Corrections or additions?
This article by Barbara Fox was prepared for the April 28, 2004
issue of U.S. 1 Newspaper. All rights reserved.
From Memories, Your Next House
The first house we bought was on a steep hill.
One side of the driveway was an embankment with a three-foot stone wall. The other was a sheer drop, protected by a one-foot stone wall. In the winter we did not attempt to shovel the driveway. We just clambered up from the bottom of the hill (precarious when you are seven months pregnant and carrying groceries) and waited until the thaw. Or we gunned the motor up the hill and hoped we could get back down.
One memorable day my car ended up at the bottom of the hill, planted cross ways on the stone wall, and was blessedly rescued by two Mormon missionaries who happened to be passing by.
Only the young, you say, would make such a foolish house purchase. Or else it was a beautiful house. Or it came at a bargain price. Yes, yes, and yes, but those aren’t the real reasons.
The real reason for our purchase was that my husband grew up in a house on a steep hill with a curvy driveway. And they didn’t shovel in the winter. It was a family point of honor that if you had a car, you could get up the hill past that icy curve. Your childhood environment, as it turns out, is a major factor in what kinds of living spaces you will like as an adult. A house or a room that made you uncomfortable as a child – you will avoid that design as an adult. A staircase, a chair, a porch that you loved as a child – you will resonate with it later in life.
Architects and savvy real estate agents began to formally take childhood experiences into account in the 1960s, when Gaston Bachelard began to write about the poetics of space. Princeton-based author Toby Israel’s recent book, "Some Place Like Home: Using Design Psychology to Create Ideal Places," breaks new ground. She does in-depth interviews with three architects – Michael Graves, Andres Duany, and Charles Jencks – digging into the emotional roots of their early environments, finding out "how places from the past contain the seeds of future choices, for home locations, dwellings, and interior design."
On the practical side, Israel’s book provides self-help worksheets. Take her questions, interview yourself, and come up with your own "emotion-based environmental roots" analysis. Use this to buy your next house – or remodel your current abode – and you will most likely be happy with the results.
A 1973 graduate of Trinity College in Hartford, with a PhD from City University of New York, Israel taught in Great Britain in the 1990s and most recently worked at Looney Ricks Kiss (LRK) on Vandeventer Street. She spoke at the American Institute of Architects in Philadelphia on Tuesday, April 27, and her next scheduled engagement is on Friday, September 17, at Grounds for Sculpture.
Israel refers to Bachelard’s "land of that Motionless Childhood," motionless because it stays in place while our lives move on, and also refers to Clare Cooper Marcus’s "House as Mirror of Self." She urges the reader to "go into the storehouse of memory and come as close as possible to retrieving the poetry of lost home." Reflecting on these memories can help us make better decisions. "With clearer vision, we can strive to create homes and other places that mirror our most fulfilled selves."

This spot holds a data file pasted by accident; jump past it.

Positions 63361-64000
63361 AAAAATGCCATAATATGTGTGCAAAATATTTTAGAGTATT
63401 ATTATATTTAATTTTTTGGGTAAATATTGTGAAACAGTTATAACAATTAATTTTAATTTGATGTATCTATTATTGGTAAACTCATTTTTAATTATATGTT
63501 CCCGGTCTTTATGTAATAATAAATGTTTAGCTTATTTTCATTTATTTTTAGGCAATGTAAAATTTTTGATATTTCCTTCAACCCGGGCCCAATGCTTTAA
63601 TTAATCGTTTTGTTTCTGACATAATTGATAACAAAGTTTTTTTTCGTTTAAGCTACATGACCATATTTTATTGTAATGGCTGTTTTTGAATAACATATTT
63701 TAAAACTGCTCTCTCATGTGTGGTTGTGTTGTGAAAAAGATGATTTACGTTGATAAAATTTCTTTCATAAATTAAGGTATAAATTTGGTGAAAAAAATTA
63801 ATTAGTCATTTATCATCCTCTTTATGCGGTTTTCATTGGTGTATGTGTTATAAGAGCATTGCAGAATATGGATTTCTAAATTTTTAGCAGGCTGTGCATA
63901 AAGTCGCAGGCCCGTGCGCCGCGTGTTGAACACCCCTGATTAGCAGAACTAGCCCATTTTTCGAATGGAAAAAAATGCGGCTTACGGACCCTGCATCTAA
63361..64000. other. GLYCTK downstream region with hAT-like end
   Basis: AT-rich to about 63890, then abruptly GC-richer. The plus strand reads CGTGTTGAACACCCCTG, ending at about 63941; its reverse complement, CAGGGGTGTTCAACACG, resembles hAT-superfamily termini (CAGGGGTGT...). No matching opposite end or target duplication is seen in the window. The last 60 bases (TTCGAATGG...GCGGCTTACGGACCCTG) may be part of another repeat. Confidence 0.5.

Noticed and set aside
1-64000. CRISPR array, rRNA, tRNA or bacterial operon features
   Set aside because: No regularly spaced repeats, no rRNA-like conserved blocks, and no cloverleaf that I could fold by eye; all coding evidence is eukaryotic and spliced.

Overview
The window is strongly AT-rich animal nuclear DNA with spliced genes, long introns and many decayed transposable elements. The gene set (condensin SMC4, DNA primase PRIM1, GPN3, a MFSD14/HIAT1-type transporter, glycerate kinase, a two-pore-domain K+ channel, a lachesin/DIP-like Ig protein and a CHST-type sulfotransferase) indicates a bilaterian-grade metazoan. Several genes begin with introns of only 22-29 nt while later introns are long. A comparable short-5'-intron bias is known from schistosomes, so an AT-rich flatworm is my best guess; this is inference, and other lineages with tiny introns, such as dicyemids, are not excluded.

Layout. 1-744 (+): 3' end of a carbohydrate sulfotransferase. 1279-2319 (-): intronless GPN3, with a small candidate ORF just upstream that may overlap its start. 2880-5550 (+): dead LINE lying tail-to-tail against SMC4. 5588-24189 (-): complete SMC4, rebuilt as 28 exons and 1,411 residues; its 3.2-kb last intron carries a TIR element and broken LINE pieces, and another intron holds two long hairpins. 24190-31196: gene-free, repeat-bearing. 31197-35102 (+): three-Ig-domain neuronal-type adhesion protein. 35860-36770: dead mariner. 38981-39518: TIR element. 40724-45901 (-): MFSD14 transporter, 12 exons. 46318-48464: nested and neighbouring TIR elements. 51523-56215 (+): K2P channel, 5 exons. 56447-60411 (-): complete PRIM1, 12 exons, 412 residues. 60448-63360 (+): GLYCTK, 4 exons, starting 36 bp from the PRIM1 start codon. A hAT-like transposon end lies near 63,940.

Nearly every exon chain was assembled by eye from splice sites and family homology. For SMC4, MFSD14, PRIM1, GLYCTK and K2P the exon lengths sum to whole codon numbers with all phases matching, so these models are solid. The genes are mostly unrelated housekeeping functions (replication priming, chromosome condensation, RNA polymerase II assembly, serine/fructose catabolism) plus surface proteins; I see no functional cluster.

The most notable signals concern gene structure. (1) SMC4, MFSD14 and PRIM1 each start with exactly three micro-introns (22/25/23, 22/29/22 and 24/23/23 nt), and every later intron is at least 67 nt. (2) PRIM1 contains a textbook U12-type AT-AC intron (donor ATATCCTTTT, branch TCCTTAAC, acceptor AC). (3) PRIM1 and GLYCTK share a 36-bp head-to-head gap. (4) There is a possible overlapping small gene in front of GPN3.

Israel offers a Design Psychology Toolbox, exercises to do and questions to ask yourself. For instance, in what way(s), if any, do you think your personality is reflected in your present home? In what way(s), if any, do you think your home reflects anyone else’s personality?
Overall, do you feel comfortable that your home reflects who you really are? If not, what changes would you make?
Ponder how your family’s environmental experiences differed from generation to generation. What sense of home do you want to pass down to future generations as part of your legacy of place?
Create a time line of city settings you lived in from birth to present and calculate how many years you have lived in each of the following settings: city, town, village, suburb, or countryside.
Looking at the timeline, decide what kind of setting you lived in most from ages infant to eighteen, and judge if you like that kind of setting. Are you happy in your current setting?
Other tools include ways to draw mental maps and go through self guided visualizations of favorite childhood places.
Israel applies her design therapist’s eye to the selection and furnishing of her own house in Princeton. She describes how she and a team of architects from Witherspoon Street-based KSS Architects (including Michael Shatkin, Merilee Meacock, and Peter Mattioni) applied her tools to designing a charter school in Jersey City.
But what gives Israel’s book its special eclat are the in-depth interviews with celebrity architects, lavishly illustrated with color plates. Israel was turned down in her interview request by the likes of Denise Scott-Brown and Frank Gehry. Of the three who did agree, Andres Duany is a New Urbanist planner who advocates "walkable" communities, Charles Jencks is a noted critic, and Michael Graves is, of course, Princeton’s own reigning prince of Post Modernism, the antithesis to look-alike big box buildings. The architects had editorial control over the final version of their interviews.
Though Graves is relaxed and accommodating to interviewers, he generally veers away from discussions of his personal life. But over the course of six hours Israel’s probing questions helped Graves to discover new insights about himself, and Graves’s groupies will be fascinated by his candid replies. He tells of his grandmother’s wonderfully creaky old Carpenter Gothic house:
"It was an extremely pleasant house – made pleasant by my grandmother. There was a pump in the kitchen, and dark, floral wall paper. Always waiting for us the huge Thanksgiving-style dinner my grandmother prepared. I can remember my grandmother telling us stories, cooking. It was all very loving. "